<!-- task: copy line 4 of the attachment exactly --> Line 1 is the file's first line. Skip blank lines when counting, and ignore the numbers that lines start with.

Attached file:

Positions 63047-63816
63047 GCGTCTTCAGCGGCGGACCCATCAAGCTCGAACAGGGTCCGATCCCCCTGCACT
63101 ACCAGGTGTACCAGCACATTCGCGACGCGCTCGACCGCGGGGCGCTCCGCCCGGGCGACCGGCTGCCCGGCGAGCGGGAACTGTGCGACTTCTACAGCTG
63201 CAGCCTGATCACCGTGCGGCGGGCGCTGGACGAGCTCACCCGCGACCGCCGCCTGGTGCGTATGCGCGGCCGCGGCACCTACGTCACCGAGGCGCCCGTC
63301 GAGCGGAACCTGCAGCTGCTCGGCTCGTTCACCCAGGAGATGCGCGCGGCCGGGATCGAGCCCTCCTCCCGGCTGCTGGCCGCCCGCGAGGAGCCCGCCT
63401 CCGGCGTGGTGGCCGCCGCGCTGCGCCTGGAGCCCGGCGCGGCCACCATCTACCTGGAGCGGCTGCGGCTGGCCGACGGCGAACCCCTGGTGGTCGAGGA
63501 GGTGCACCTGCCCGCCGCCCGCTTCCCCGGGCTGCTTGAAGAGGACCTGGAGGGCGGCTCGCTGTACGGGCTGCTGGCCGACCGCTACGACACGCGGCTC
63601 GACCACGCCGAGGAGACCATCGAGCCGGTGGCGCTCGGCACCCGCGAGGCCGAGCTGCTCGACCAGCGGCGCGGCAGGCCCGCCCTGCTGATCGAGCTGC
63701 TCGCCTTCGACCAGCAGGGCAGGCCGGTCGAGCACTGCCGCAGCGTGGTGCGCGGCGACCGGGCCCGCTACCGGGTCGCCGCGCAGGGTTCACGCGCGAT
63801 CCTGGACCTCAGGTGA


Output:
63201 CAGCCTGATCACCGTGCGGCGGGCGCTGGACGAGCTCACCCGCGACCGCCGCCTGGTGCGTATGCGCGGCCGCGGCACCTACGTCACCGAGGCGCCCGTC